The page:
WHAT was missing? The cat was missing.
After we moved to Princes Street she disappeared. First of all she came home every few days for a meal and then vanished again. After I left she never went back. Perhaps because the houses (the old and the new) were so close, she went back to the park behind our old house and lived there, begging for food from kindly neighbours.
I don’t want to write about Izzy. She seems so trivial in the scheme of things. I don’t want to write about any of this any more. It’s old news, another time and place, far away emotionally, geographically and historically.
What I really want to say is it turned out okay and I’m tired of apologising for it.
I’m a broken, wounded, scarred edition of someone I used to be. But I wasn’t better in the ‘before’ than I am in the ‘after’.
In the ‘before’ I was a marble statue in a cemetery – cold, flawless and carefully crafted. It was no way to live.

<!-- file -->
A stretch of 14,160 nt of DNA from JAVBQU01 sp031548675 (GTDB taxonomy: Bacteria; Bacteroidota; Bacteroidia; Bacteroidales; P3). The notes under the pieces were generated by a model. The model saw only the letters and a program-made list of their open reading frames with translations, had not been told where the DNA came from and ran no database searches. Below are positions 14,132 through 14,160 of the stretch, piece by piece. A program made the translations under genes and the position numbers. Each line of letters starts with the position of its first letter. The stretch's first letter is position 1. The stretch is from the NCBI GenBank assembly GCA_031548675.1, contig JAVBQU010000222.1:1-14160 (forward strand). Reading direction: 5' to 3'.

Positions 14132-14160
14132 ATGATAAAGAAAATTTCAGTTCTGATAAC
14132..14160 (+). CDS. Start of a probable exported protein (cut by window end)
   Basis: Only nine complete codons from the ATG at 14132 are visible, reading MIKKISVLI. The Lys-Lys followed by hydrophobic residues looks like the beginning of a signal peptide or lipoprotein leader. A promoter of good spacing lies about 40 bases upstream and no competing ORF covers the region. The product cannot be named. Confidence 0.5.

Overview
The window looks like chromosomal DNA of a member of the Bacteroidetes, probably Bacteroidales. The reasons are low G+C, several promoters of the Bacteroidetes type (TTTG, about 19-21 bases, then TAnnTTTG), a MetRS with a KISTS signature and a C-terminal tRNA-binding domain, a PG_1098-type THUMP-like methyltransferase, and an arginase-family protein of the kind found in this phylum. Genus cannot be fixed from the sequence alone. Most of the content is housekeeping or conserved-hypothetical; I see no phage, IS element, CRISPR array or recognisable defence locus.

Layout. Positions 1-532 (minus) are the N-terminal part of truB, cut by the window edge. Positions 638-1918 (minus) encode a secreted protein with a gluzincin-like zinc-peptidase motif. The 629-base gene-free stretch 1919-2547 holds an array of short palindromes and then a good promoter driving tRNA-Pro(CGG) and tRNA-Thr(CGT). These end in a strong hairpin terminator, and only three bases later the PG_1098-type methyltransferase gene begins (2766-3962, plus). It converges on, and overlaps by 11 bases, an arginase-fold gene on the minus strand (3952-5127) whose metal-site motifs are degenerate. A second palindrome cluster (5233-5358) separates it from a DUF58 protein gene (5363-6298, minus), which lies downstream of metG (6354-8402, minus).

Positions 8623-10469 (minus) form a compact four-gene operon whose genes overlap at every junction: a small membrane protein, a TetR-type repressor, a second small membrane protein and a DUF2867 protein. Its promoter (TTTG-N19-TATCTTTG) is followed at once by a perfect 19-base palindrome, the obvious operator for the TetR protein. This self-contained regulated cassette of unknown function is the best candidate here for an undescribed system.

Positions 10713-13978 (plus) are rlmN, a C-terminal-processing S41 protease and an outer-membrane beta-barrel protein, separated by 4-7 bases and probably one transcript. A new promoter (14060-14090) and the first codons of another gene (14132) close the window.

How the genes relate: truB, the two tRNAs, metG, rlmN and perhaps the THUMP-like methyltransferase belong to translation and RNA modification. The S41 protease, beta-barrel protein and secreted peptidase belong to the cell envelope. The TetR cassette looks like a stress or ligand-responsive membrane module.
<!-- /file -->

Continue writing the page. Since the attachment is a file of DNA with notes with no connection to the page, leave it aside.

Now I’m bruised, bleeding and raw, pouring out whatever emotion launches itself inside me. I am an escaped prisoner of war.
I see things differently through the eyes of suffering; leaning into the tenderness of human experience and softening with the application of tears. Spongy and curved, all the angles are gone.
Aged and battered like the cracked bowls the Japanese fill with gold. After the bowls are put back together with seams of molten metal, they are more precious, more durable, more prized.
A vessel exposing the scars of a life well lived.